This is where eHow and DS differs, as a member of DS you will not own the copyright to your articles. However on DS for any articles that you submit with a title that you have created, you will have a license to redistribute on your personal blog. You will still continue to receive earnings from your existing articles in the WCP program through eHow.com.

      Let me know if you have any other questions.

      Thanks,

      Julie

      Comment can be found on this page.

      So, it looks like you can place writer generated titles on your own site, but Demand Studios owns it. I’m not too crazy about that.

  25. It certainly will mean a lot of changes but I don’t think it’s necessarily a bad thing. I guess only time will tell.
    .-= Julie @ Write for eHow´s last blog ..Another Great Source of Passive Income: Mr. Rebates Referrals =-.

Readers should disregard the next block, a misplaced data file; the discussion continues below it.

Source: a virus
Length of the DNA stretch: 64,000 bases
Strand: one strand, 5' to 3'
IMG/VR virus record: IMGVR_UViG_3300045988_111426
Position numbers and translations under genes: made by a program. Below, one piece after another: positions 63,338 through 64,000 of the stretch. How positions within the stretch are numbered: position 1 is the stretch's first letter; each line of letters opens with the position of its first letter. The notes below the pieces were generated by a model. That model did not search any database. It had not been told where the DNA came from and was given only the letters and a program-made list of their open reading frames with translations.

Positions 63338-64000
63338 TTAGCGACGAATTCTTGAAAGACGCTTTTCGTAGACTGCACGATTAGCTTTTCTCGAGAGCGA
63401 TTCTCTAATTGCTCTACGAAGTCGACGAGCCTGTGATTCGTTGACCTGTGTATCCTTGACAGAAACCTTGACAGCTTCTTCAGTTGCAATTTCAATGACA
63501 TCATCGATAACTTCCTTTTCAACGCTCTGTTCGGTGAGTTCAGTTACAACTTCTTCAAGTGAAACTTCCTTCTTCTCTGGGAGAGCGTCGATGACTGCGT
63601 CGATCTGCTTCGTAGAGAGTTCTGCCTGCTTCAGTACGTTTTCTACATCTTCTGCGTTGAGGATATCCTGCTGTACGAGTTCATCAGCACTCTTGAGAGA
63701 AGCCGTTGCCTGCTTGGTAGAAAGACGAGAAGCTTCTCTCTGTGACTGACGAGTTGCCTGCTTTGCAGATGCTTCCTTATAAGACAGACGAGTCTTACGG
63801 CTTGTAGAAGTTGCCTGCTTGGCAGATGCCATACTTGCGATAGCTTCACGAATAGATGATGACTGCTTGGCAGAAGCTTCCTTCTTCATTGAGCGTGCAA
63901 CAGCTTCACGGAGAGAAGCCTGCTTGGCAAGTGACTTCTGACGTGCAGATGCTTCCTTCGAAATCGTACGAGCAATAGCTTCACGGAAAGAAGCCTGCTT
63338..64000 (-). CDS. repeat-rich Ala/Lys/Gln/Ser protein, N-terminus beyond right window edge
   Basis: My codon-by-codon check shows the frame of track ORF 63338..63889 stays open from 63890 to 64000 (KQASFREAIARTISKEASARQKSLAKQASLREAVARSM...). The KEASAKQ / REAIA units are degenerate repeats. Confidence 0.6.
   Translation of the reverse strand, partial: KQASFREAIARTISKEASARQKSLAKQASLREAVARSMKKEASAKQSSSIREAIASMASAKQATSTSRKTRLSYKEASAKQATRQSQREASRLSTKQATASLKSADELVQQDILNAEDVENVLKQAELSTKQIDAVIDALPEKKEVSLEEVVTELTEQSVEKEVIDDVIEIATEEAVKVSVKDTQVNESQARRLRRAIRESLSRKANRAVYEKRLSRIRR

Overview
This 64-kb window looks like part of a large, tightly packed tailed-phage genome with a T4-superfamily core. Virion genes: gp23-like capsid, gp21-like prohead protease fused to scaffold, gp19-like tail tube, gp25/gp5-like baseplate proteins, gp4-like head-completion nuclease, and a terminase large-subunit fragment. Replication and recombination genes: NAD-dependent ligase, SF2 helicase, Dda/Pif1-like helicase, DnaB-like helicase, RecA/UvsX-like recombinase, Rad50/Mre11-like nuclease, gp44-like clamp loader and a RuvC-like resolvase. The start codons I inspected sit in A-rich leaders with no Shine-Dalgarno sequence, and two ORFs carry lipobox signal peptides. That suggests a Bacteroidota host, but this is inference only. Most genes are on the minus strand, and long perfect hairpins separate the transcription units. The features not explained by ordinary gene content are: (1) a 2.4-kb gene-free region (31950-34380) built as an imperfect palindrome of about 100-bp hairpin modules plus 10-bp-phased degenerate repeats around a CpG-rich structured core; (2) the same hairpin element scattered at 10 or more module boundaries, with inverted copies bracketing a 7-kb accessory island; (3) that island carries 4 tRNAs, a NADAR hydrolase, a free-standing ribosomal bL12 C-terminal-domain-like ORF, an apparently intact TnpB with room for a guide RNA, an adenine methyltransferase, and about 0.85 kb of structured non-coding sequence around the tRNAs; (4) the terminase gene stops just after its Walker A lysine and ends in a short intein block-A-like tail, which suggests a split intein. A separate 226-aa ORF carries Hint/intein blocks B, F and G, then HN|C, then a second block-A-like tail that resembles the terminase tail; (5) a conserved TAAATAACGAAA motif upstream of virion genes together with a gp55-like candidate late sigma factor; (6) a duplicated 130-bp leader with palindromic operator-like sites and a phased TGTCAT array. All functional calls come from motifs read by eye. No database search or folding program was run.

• Felicia says:

      You’re right. We won’t know the true impact of the change until a little later down the line.

      In the meanwhile I guess I had better write those draft articles I have sitting on eHow while I still have access to the publishing tool.

  26. Very interesting….
    .-= Rachel @ Pen Meets Wallet´s last blog ..The end of eHow? =-.

Leave a Reply

Your email address will not be published. Required fields are marked *